“I have no doubt that this well-deserved honor will allow her to further her tremendous dedication to advocacy and engagement around the particular challenges women face in the world and for human rights more broadly,” Freeman adds. “I look forward to following Alexa’s next steps and to all she will achieve through the Mitchell Scholarship and beyond.” 

Her junior year, Mohsenzadeh also reached out to Deboleena Roy, Emory College’s senior associate dean for faculty and a professor in both neuroscience and behavioral biology and women’s, gender and sexuality studies, about research opportunities.

She spent the year as Roy’s research assistant, learning how to use research methods to analyze qualitative and ethnographic data that examined connections between molecular biologists studying neuroepigenetics and sex difference research and reproductive justice advocates invested in scientific research on reproductive health.

“I am so excited for her,” Roy says. “She really wants to apply what she is learning and is one of the most self-motivated, intellectually daring and ethically driven undergraduate students I’ve had the pleasure of working with here at Emory.”

Manifesting ‘intellectual excellence into action’

Mohsenzadeh originally planned to apply that research on an honors thesis focused on the intersection of law, gender and health by analyzing the inclusivity of language used in existing neurorights frameworks.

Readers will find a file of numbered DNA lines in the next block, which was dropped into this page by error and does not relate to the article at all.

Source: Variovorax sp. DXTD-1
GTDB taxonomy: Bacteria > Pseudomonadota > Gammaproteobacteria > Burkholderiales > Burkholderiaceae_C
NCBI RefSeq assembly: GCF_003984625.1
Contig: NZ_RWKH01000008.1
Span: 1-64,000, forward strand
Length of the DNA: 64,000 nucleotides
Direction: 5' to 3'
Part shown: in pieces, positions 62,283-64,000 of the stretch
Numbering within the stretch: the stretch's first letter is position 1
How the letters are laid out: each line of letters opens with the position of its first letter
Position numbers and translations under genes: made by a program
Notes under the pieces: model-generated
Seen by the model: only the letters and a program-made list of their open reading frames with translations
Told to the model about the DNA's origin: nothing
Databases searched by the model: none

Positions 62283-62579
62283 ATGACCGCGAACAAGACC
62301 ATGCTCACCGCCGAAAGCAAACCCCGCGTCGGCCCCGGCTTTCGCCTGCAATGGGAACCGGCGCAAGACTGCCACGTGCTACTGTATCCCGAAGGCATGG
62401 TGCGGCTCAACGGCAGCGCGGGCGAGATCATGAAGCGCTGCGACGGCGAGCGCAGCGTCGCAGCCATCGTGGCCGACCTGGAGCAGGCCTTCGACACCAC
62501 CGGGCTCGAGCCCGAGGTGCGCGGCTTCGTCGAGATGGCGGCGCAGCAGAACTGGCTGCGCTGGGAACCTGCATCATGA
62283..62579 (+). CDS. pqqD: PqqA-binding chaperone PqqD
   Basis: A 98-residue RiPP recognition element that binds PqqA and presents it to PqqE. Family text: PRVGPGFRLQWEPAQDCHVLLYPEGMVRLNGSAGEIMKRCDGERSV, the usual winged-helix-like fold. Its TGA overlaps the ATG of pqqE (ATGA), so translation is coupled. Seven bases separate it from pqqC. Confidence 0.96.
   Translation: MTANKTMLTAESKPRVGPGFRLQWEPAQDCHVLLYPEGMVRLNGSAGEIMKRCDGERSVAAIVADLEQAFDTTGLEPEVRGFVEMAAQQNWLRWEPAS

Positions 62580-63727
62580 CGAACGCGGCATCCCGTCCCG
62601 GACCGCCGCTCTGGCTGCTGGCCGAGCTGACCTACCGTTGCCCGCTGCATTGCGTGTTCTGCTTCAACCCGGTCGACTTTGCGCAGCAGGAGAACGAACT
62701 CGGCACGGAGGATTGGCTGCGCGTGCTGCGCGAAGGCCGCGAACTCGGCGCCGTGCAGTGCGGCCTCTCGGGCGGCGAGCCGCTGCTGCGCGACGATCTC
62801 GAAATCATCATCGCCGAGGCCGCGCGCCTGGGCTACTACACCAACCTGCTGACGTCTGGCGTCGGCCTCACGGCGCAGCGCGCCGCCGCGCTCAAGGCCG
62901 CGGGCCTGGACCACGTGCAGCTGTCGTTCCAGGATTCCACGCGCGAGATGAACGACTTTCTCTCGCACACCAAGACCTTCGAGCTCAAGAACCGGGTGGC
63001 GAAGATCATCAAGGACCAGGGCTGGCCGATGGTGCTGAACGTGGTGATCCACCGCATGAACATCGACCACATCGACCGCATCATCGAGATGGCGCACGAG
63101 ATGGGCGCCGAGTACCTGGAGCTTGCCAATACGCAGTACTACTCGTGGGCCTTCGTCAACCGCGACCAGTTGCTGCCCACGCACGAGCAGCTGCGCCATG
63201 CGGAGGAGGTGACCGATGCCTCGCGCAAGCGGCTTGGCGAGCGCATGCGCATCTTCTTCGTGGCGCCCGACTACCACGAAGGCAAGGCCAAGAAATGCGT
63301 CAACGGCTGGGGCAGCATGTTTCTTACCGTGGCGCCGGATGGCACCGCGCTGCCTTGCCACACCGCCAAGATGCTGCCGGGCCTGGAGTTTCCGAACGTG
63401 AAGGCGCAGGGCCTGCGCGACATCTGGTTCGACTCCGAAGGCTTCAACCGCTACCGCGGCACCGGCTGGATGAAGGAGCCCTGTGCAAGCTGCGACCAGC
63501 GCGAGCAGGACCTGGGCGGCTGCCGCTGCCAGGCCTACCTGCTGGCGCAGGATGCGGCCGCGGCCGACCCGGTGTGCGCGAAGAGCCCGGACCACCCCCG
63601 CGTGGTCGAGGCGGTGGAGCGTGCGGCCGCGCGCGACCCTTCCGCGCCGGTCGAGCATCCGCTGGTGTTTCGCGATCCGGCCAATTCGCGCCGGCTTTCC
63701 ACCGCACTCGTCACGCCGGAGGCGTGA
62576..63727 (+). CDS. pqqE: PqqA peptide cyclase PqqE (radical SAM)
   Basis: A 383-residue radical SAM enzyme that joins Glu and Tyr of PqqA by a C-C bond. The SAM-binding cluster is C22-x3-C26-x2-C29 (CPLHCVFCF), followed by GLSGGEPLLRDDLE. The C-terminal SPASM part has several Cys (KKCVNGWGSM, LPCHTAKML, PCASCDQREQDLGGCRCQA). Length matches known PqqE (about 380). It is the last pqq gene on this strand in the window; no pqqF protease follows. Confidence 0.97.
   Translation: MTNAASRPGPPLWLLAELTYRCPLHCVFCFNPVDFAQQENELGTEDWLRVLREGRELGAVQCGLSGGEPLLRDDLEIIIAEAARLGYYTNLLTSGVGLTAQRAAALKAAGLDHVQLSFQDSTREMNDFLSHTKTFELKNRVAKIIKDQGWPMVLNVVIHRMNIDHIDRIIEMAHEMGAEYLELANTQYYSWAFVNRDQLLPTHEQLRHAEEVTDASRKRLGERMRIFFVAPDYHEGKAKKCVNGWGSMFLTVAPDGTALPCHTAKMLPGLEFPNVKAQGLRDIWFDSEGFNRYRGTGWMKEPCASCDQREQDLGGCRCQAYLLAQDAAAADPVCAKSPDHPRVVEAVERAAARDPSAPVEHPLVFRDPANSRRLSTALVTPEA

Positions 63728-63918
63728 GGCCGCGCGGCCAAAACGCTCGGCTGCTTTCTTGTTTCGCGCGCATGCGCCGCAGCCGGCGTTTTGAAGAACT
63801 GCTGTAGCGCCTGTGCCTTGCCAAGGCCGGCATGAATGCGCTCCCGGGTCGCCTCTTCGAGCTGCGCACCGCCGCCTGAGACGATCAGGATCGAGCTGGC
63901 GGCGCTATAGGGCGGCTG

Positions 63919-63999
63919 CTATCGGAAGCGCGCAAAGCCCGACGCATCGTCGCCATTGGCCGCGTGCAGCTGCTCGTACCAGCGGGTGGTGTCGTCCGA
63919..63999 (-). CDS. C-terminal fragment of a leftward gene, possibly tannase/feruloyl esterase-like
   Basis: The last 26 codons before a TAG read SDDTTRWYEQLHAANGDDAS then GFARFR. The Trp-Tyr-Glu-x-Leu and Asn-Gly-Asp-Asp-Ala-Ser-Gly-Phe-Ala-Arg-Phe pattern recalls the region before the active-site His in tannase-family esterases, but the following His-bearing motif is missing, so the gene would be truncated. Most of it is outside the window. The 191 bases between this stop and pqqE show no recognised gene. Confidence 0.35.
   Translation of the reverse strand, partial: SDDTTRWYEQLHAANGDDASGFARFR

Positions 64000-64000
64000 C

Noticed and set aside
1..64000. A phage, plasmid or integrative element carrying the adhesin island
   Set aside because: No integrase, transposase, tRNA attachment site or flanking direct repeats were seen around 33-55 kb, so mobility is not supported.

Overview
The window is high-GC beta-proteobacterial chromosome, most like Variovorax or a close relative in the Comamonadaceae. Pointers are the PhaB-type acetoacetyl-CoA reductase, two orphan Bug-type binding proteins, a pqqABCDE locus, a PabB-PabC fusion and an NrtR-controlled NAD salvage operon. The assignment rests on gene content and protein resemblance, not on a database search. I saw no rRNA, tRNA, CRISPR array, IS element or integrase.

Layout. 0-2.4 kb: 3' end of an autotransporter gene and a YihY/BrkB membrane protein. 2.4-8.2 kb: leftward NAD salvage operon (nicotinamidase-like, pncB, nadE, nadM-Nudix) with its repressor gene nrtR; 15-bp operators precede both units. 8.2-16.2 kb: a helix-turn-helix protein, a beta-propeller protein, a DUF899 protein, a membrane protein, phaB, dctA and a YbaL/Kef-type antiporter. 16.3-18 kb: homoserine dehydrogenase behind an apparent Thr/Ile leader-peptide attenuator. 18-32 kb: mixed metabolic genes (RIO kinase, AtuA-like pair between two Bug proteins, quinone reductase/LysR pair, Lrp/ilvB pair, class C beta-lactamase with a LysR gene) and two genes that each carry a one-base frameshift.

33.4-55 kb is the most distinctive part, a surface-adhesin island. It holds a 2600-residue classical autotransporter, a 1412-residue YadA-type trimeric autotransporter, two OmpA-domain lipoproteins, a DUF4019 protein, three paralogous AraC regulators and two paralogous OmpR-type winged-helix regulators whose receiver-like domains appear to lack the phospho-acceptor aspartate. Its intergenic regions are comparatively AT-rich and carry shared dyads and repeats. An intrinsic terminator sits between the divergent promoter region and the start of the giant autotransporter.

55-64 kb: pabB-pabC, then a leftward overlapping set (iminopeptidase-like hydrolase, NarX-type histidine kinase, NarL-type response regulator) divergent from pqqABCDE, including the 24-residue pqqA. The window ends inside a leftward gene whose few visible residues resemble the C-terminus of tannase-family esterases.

A summer internship with The Carter Center’s educational programs reinforced her interest in international issues. Then came the September killing of 22-year-old Mahsa Amini in Iran, which sparked the longest major demonstrations against the cleric-led security state.

The daughter of Iranian immigrants, Mohsenzadeh completely overhauled her thesis. She is now examining how censorship and propaganda in Iran restrict freedom of thought, which she argues is a neuroethical issue that limits Iranians’ ability to think for themselves.

“Alexa is a true interdisciplinary scholar who engages different ideas to examine and understand our environment and our moment, because it’s very important to her to have a positive impact on our world,” says Hossein Samei, a senior lecturer and Persian language coordinator in the Department of Middle Eastern and South Asian Studies who has taught Mohsenzadeh in seven courses.

Mohsenzadeh plans to spend the rest of her senior year completing another project, started last year as a Humanity in Action (HIA) Fellow. As a member of the HIA’s global Mapping Inequities program, she is charting Atlanta Vintage Books and is hoping to host events to connect Emory students with the shop a few miles north of the Emory campus.

“She is deeply thoughtful and empathetic in everything she does, especially in considering what people need to flourish,” says Pamela Hall, an associate professor of religion who met Mohsenzadeh in her “Human Goodness” course that includes examining the work of historical change makers who tackled systemic injustice problems from slavery to health care inequity.

“She is an elegant thinker who is working from many different perspectives that she integrates very effectively,” Hall adds. “She shows the best of what the liberal arts can offer, understanding the world better so that you can contribute to its betterment. She is able to manifest that intellectual excellence into action.”